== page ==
Dear H. Sapien,
You know that scene in the Matrix where Agent Smith monologues his revulsion with your species by likening it to a virus?
You wish you were a virus.
Here’s the pecking order here on planet Earth: plants, unicellular organisms, viruses, fungi and — dead last — animals like you. At least you’re at the top of that totem pole.
I know, I know. It’s hard to take. Here you are, having dutifully woken up at 5AM, made your bed, drunk a litre of water, meditated, gone for a 10K jog and had your Greek yoghurt with goji berries, being told you’re lower than amoebae, pond scum and slime mould. …
This article covers the direct and indirect harm of pornography from a non-consumer-centric point of view.
Pornography has come a long way since Grecian urns and Playboy centrefolds; anonymous, easy access to an overabundance of content has resulted in an desensitised consumer, and a saturated market.
In response to such challenges, pornographers are making bank by filming people, primarily women, subjected to increasingly degrading and dangerous sex acts. Secondary distributors also profit while turning a blind eye to the fact that many a video uploaded to their platform was the end result of blackmail, threat, coercion, rape, and child abuse.
Rough group sex (including “gangbangs”, “double”, and “triple anal”), women gagging on male genitalia (sometimes to the point of vomiting), slapping, choking, misogynistic verbal abuse and ejaculating on a woman’s face — particularly common in the “interracial” genre — are now the mainstay of pornography. …
Perception is an integration of the limited but varied sensory information available to us. Our personalities, expectations, and past experiences also affect how we interpret what we see and hear. Perception is not a one-to-one mapping of reality, rather it is a constructive process, the end result closer to a mosaic with pieces chipped and missing than a flawless mirror reflection. Thus, errors are inevitable.
Sometimes misperceptions arise without any sensory input, entirely the product of random neural firing. These are known as hallucinations. …
As a society, we tend to admire the mighty over the meritorious. The wealthy, powerful, and genetically-blessed provoke our envy, and thus we put them on pedestal —one that’s often unwarranted by their character.
However, even when it comes to goodness, we are often fooled by flashy gestures and wolves in sheep’s clothing.
Beware those who…
“People who are brutally honest generally enjoy the brutality more than the honesty.” — Richard Needham
Honest people are a rare gift, you’ll always know exactly where you stand with them. They are honest about what they want, and what they want from you. They don’t cower before confrontation; they’ll never phase out of a friendship or ghost you after a date to spare themselves minor discomfort at the price of your pain and confusion. …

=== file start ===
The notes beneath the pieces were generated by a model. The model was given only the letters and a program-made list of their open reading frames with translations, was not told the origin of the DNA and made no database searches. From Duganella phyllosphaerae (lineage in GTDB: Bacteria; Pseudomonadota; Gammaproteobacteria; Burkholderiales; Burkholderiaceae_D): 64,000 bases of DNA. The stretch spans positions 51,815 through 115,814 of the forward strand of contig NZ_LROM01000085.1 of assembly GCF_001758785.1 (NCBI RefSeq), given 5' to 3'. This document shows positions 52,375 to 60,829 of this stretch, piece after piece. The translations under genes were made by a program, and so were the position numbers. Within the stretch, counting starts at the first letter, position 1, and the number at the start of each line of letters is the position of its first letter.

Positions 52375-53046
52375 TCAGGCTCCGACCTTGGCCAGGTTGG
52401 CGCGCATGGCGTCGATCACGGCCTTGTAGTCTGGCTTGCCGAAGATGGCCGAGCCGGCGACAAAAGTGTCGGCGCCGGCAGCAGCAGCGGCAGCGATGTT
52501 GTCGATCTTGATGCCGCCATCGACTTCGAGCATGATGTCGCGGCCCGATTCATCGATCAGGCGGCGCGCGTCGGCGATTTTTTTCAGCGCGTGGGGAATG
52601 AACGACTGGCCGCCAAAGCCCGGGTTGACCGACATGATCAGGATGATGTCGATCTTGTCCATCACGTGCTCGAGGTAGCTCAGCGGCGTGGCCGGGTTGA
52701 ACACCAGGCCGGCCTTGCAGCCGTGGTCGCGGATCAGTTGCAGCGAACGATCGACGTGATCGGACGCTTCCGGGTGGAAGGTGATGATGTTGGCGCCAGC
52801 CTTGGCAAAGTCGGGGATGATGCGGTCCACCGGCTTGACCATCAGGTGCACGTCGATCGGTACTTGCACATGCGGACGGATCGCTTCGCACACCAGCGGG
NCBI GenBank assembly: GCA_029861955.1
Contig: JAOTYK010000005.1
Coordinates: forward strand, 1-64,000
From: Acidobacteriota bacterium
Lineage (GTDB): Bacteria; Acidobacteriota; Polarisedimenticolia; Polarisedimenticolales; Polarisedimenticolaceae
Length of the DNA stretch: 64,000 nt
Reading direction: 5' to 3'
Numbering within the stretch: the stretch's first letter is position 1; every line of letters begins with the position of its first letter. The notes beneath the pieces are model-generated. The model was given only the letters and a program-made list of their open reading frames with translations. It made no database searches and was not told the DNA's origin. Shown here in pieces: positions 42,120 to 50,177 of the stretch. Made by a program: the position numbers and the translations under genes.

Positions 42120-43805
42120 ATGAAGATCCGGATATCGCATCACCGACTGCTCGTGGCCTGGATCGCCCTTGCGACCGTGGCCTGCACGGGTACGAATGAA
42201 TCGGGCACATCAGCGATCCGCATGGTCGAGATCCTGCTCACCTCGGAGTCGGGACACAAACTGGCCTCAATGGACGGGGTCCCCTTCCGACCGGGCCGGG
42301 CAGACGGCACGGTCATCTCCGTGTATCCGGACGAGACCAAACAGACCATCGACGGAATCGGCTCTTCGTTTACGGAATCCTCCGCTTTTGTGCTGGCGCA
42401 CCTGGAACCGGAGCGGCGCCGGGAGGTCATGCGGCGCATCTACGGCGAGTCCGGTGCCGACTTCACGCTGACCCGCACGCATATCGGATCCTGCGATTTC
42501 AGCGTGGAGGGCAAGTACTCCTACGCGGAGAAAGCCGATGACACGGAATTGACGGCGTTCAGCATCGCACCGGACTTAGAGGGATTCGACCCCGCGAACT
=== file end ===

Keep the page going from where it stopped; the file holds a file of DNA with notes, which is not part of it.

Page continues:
You and I are trapped in a Kafkaesque nightmare, a pantomime of busywork and make-belief with others engaged in the same. If we break character, someone else may be offered our part. It’s a farce staged in offices all over the world; whether in the public or private sector, bullshit jobs and pointless tasks abound.
“A bullshit job is a form of paid employment that is so completely pointless, unnecessary, or pernicious that even the employee cannot justify its existence even though, as part of the conditions of employment, the employee feels obligated to pretend that this is not the case.” …
“Scientists built an intelligent computer. The first question they asked it was, ‘Is there a God?’ The computer replied, ‘There is now.’ And a bolt of lightening struck the plug, so it couldn’t be turned off.”
— Stephen Hawking (speaking sardonically)
Rare is the man who is ready to meet his maker, rarer still is the person prepared to come face-to-face with their artificial, self-aware creation.
We rightly fear the ramifications of unleashing an artificial intelligence (AI) on the world. It’s a Pandora’s box that once opened, cannot be closed. Despite a keen awareness of this, we persist. …
“Doctor, doctor, please help me, I’m plagued day and night by tiny alligators. They crawl all over me!” says the patient, flicking away imaginary reptiles.
“Well, good God, man! Don’t get them on me!” yelps his psychiatrist.
Folie à deux (“the madness of two”) involves the transference of a delusion from one person to another. The term was coined in 19th-century France, with the first documented case of folie à deux involving a married couple convinced strangers were terrorising them by breaking into their home for the nefarious purpose of wearing down their shoes. …
“If it’s a legitimate rape, the female body has ways to try to shut that whole thing down” — U.S. Senate candidate Todd Akin
“Even when life begins in that horrible situation of rape, that . . . is something that God intended to happen” — U.S. Senator Richard Mourdock
“they had no problem having similar to a [forced, unnecessary] trans-vaginal procedure when they engaged in the act that resulted in their pregnancy” — Right-wing talking head Dana Loesch
“Pregnancy is not a life-threatening illness” — Senator Ted Cruz
I hear the human body, once said a clown,
In legitimate rape, has ways of shutting it down.
And so I entreat you to imagine a man of his ilk,
Drunk, wearing “provocative” boxers of silk,
Abducted from corn field, or maybe a glen,
Sucked into a flying saucer by little green men. …
While backyard trampolines are death traps dearly beloved by children (and strongly discouraged by the American Academy of Pediatrics), their miniature counterparts are safe, inexpensive, and easily stowed in a corner of your home. Not only does jumping on one allow you to experience the thrill of near-weightlessness, as force is required to launch yourself into the air, bouncing also gives you an excellent lower body workout.